This week, a study that had suggested using e-cigarettes could increase the risk of heart attack was retracted, following an investigation by the journal’s editors that deemed its findings “unreliable.” But does the retraction mean vaping is safe, and should we be concerned about the validity of other vaping research?
The study was published last June in the Journal of the American Health Association (JAHA) by a pair of researchers from the University of California San Francisco. Using population data, they found that people currently vaping or smoking cigarettes were more likely to also have had a heart attack. Those who reported using e-cigarettes and cigarettes at the same time had an even higher associated risk than using either alone, the study found.
At face value, the findings lined up with similar research pointing to health risks in e-cigarette and cigarette users, as well as a greater possible risk among users of both. The study received some media attention, though Gizmodo did not cover it. But it wasn’t long before some scientists and journalists began to criticise the study.
One major flaw, highlighted in a letter sent to the JAHA in January by several scientists, was that the researchers had not tried to exclude cases where people had a heart attack before they reported ever vaping. Another criticism was that the authors had not accounted for the smoking history of current vapers in their analysis. Because the effects of smoking, including on the heart, can take years to fade away, many vapers who previously smoked could have been more likely to have a heart attack, regardless of their new vaping habit.
The pushback was enough for some of JAHA’s editors to look again at the study and how it was peer-reviewed. There, they found out that the reviewers had pointed out these critiques to the authors and asked them to redo their analysis, but the “reviewers and editors did not confirm that the authors had both understood and complied” with their request, according to the retraction notice.
The authors were then asked to correct their work but ran into further stumbles. They told the journal that they no longer had access to the database originally used for their study and were unable to do another analysis by the journal’s deadline. Given these issues, the journal’s editors wrote, they were concerned the study conclusions were unreliable and retracted it.
“A retraction is not a trivial matter,” Brad Rodu, a researcher at the University of Louisville in Kentucky and one of the study’s early critics, told VICE. “It’s a significant action. Saying it was a mistake is too weak.”
The retraction is a flashpoint in what’s become an increasingly contentious debate between scientists and public health experts who study vaping and e-cigarettes. Many experts, particularly in the harm reduction world, believe that e-cigarettes represent one of the best ways to ease people off cigarette smoking, which is undoubtedly one of the most damaging habits a person can have.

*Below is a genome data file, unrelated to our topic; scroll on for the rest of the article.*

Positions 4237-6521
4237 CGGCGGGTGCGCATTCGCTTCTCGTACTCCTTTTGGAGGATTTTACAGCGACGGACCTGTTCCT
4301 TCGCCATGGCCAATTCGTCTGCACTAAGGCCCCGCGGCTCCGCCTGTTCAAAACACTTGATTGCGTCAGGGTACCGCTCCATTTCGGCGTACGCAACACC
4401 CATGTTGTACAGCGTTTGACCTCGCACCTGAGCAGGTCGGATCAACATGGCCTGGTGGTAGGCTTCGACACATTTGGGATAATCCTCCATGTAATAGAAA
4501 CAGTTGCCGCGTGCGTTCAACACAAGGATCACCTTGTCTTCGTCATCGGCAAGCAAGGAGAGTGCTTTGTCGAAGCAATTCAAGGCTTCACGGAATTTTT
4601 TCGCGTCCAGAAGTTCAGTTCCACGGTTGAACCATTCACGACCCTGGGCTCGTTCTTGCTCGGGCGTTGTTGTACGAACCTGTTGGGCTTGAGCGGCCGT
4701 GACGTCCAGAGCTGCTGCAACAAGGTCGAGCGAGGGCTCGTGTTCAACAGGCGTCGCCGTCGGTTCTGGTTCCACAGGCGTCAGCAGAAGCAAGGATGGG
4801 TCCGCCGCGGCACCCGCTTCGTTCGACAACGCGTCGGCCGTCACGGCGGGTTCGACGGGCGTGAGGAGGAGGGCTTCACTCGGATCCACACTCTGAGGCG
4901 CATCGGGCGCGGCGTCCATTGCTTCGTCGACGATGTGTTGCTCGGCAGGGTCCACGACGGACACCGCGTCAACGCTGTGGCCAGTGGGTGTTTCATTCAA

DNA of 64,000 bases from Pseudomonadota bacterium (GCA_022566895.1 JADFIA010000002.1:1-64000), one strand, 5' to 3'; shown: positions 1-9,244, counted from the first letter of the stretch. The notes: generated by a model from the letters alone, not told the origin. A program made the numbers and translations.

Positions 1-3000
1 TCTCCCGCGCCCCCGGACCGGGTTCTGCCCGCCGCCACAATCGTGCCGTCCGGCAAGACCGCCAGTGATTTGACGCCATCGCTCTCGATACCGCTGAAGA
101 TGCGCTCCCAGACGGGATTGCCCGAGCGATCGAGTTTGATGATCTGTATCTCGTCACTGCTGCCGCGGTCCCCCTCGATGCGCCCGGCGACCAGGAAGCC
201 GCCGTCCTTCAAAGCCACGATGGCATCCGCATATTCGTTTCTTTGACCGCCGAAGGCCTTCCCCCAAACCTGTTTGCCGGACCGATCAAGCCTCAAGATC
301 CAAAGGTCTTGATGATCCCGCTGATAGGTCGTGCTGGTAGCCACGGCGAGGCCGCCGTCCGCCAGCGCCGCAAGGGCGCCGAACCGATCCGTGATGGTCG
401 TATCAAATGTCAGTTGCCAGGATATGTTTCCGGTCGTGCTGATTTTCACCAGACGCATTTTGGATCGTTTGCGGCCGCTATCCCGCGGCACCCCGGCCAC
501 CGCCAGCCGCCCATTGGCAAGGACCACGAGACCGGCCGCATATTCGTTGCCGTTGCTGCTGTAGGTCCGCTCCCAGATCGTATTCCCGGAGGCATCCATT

But other experts argue that too much is still unknown about their potential risk, especially long-term, for vaping products to be embraced wholeheartedly. They contend, with mixed evidence, that vaping may not really help people quit smoking any better than other options; many people instead just become dual users. Meanwhile, plenty of teens who otherwise might have never touched nicotine are becoming vaping fans.
Last year, the debate amped up even more, when waves of vape users across the country began coming down with severe, sometimes fatal, lung disease. The outbreak, which peaked in September 2019 but hasn’t completely ended yet, has involved over 2,600 cases along with 68 deaths in the U.S.
The majority of these cases were eventually linked to unregulated vaping products made with toxic oily additives like vitamin E that were used to vape cannabis, not store-bought e-cigarettes with nicotine. But the crisis nonetheless fuelled calls for new laws to restrict and even ban flavored e-cigarettes—policies that many experts bemoaned as unwarranted and only likely to drive more people to smoke.
Where does that leave us? Well, just as a single study alone can’t tell us for certain whether vaping is harmful, one retracted study can’t tell us that it’s not. Other research still suggests that there’s a real link between e-cigarette use and potential bodily harms, including to our heart and circulation. None of this research is a smoking gun, but science works by adding up all the best evidence we can, adjusting for or tossing out weaker evidence, and making a judgement call.
Right now, the evidence does clearly point to e-cigarettes being safer than cigarettes, tainted products not included. But it’s tougher to say for sure that e-cigarettes have helped drive down the rate of cigarette smoking, which has been on the decline in the U.S. for decades, or that these products are any better for helping smokers quit than other available options. And yes, there’s still a lot we don’t know about how vaping could affect health over the long haul or what will happen to the new generation of vaping teens as they age.
The most practical advice I can give—if the hardest to follow, given nicotine’s addictive nature—is avoid both e-cigarettes and cigarettes altogether.